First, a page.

18 Estimating neighborhood sizes  Problem: Given graph G(V,E) with nonnegative edges lengths should be able to give an estimation for number of nodes within distance of at most d from node v – n(v,d)  Our algorithm will preprocess G in time and after that will be able to answer (v,d) queries in time

19 Estimating neighborhood sizes  N(A,7)={A,B,C,D,E}  N(A,3)={A,C,E}  N(D,0)={D}  N(C,∞)={C}  n(A,7)=5  n(A,3)=3  n(D,0)=1  n(C,∞)=1 A4A4 D2D2 C5C5 B1B1 E3E3 1 2 4 3 1 1

20 Estimating neighborhood sizes  After preprocessing of G we will generate for each node v a list of pairs: ({d1,s1}, {d2,s2},…,{dη,sη}), where d’s stays for distances and s’s stays for estimated neighborhoods sizes. The lists will be sorted by d’s.  To obtain n(v,d) we’ll look for a pair i such that and return

21 Estimating neighborhood sizes  The algorithm will run k iterations, in each iteration it will create for each node in G a least-element list ( {d1,v1}, {d2,v2},…,{dη,vη}) such that for any neighborhood (v,d) we will be able to find a min-rank node using the list: for min-rank node will be:

22 Estimating neighborhood sizes Neighborhoods:  N(A,7)={A,B,C,D,E}  N(A,3)={A,C,E}  N(D,1)={C,D}  N(C,∞)={C} LE-lists:  A: ({A,0}{E,1}{D,2}{B,4})  B: ({B,0})  C: ({C,0})  D: ({D,0})  E: ({E,0}{D,3}) A4A4 D2D2 C5C5 B1B1 E3E3 1 2 4 3 1 1

23 Estimating neighborhood sizes - alg  sub Make_le_lists() Assume nodes are sorted by rank in increasing order Reverse edge direction of G For i=1..n:, For i=1..n (modified Dijkstra’s alg.) DO: (next slide)

24 Estimating neighborhood sizes - alg I. Start with empty heap, place on heap with label 0 II. Iterate until the heap is empty:  Pop node v k with minimal label d from the heap  Add pair to v k ’s LE-list, set For each out-edge of v k : If is in the heap – update its label to Else: if place on the heap with label

25 B1B1 ∞ Estimating neighborhood sizes - demo A4A4 D2D2 C5C5 E3E3 1 2 4 3 1 1 B:0 AA:0E:1D:2B:4 BB:0 CC:0 DD:0 EE:0D:3 A:4 D:0 A:2 E:3 E:0 A:0 C:0 A:1 ∞4 0 ∞ ∞ ∞ 21 0 03 0 0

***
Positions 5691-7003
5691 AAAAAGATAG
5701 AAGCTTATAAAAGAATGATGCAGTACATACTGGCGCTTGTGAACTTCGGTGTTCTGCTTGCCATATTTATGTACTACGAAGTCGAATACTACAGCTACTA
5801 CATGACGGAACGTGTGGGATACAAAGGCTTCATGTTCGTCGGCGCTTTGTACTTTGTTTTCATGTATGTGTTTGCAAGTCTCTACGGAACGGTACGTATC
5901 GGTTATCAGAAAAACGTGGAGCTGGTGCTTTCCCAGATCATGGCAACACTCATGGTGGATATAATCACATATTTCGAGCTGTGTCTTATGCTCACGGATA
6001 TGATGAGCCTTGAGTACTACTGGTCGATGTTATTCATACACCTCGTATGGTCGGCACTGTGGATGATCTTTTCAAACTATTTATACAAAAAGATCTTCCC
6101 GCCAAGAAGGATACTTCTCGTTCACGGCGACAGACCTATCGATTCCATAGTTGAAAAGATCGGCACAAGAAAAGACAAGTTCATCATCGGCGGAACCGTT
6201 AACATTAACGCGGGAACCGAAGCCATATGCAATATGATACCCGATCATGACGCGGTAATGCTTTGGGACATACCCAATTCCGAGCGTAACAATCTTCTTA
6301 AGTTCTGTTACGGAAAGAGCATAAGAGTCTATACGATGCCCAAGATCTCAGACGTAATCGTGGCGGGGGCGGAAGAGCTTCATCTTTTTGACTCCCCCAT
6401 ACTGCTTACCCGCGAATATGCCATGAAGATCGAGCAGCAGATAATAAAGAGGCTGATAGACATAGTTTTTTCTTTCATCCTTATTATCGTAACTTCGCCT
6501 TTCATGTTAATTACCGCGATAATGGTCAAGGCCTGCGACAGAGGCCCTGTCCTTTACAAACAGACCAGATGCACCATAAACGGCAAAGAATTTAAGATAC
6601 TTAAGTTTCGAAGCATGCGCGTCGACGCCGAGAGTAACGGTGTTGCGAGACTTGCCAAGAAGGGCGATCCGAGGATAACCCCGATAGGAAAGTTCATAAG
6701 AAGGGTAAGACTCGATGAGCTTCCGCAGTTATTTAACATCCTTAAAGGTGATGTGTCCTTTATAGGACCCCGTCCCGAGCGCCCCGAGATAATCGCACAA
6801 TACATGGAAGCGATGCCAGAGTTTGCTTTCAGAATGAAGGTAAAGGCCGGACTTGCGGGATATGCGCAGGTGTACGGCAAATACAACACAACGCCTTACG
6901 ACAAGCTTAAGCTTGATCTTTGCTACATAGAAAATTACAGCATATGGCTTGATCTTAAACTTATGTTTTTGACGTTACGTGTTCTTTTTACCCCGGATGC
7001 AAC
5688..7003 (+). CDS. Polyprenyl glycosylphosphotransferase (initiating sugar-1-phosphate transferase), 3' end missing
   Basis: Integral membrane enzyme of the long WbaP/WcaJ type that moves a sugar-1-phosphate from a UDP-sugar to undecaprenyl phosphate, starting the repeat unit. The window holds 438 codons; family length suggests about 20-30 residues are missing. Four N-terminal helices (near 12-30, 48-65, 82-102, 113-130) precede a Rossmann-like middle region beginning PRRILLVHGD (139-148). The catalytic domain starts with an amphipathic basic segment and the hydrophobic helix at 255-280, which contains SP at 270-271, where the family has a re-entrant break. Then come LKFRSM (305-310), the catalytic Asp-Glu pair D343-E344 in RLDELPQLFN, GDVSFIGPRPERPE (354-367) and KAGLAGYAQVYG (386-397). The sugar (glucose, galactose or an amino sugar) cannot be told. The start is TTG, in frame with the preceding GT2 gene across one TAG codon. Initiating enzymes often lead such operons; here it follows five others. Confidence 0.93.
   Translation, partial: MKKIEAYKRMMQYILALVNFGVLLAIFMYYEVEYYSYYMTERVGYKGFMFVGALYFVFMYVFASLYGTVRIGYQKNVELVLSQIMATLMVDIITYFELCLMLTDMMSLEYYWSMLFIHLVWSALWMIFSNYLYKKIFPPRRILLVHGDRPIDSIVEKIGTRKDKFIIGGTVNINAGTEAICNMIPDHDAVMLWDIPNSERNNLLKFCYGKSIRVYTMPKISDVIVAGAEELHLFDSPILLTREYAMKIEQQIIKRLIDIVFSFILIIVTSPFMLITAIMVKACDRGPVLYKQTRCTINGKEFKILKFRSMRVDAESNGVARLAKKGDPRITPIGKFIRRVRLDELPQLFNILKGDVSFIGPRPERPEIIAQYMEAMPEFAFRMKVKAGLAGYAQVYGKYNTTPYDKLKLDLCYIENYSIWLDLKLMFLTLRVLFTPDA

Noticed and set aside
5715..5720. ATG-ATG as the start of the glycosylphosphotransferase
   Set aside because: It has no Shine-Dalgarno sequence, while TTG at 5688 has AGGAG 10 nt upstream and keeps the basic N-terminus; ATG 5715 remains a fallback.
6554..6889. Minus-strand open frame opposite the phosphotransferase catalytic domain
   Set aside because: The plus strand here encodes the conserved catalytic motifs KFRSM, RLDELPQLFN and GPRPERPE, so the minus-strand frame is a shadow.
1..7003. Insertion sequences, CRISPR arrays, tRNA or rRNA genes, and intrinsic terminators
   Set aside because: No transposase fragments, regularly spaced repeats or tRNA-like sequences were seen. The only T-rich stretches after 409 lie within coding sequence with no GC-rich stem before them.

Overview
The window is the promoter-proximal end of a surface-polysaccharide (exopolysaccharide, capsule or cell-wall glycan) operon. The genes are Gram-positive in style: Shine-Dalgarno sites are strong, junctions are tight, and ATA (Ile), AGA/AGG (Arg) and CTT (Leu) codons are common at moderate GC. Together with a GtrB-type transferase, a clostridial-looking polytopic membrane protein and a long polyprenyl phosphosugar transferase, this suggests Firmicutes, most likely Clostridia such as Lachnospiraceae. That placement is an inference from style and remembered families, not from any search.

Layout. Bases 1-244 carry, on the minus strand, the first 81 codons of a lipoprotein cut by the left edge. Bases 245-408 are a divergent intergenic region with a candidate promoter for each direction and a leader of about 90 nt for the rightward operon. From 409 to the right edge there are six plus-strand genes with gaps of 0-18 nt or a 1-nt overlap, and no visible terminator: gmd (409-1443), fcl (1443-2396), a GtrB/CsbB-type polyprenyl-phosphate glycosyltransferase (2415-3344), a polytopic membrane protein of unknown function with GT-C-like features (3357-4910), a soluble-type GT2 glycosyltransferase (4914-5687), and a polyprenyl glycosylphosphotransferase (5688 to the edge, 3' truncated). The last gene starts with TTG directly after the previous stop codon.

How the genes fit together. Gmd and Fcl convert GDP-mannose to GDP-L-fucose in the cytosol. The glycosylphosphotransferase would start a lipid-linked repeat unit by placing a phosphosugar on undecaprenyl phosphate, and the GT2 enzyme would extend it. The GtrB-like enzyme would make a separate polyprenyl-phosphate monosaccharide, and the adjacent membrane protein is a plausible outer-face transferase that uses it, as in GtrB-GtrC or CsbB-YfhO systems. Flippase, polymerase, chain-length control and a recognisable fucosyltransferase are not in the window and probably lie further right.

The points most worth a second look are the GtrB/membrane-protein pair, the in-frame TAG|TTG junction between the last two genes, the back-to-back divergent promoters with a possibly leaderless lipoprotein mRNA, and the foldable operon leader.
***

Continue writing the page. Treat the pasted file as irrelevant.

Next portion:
26 Estimating neighborhood sizes - analysis  Correctness Proposition 1: A node v is placed on heap in iteration i if an only if If v is placed on the heap in iteration i, then the pair is placed on v’s list and the value d is updated to be

27 Estimating neighborhood sizes - analysis  Complexity Proposition 2: If the ranking is a random permutation, the expected size of LE-lists is O(log(|V|) The proof is based on proposition 1 and divide&conquer style analysis -

28 Estimating neighborhood sizes - analysis (proof cont) Assume LE-list of node u contains x pairs. Consider nodes v sorted by their distance to node u: v1,v2,…. According to preposition 1 node v will enter heap at iteration i iff all the nodes with lower ranks are farer from u than is. Random ranks are expected to partition v1,v2,… sequence such that rank i will be nearer to u than about half of nodes with ranks > i. It follows that x is ~ O( log|V| )

29 Estimating neighborhood sizes - analysis  Complexity (cont) Running time: Using Fibonacci heaps we have O(log|V|) pop() operation and O(1) insert() or update(). Let be a number of iterations in which was placed on the heap (0 { "@context": "http://schema.org", "@type": "ImageObject", "contentUrl": "http://images.slideplayer.com/11/3283573/slides/slide_29.jpg", "name": "Estimating neighborhood sizes - analysis  Complexity (cont) Running time: Using Fibonacci heaps we have O(log|V|) pop() operation and O(1) insert() or update().", "description": "Let be a number of iterations in which was placed on the heap (0

30 Estimating neighborhood sizes K – iterations issues What to do with obtained k LE-lists per node? Naïve way brings us to O(k*loglog|V|) time. It can be improved to O(logk + loglog|V|) by merging the lists and storing sums of ranks / breakpoint. Total algorithm setup time is:

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32 Summary  General size-estimation framework  Two applications – transitive closure size estimation and neighborhoods size estimation

33 A4A4 D2D2 C5C5 B1B1 E3E3 1 2 4 3 1 1 THE END!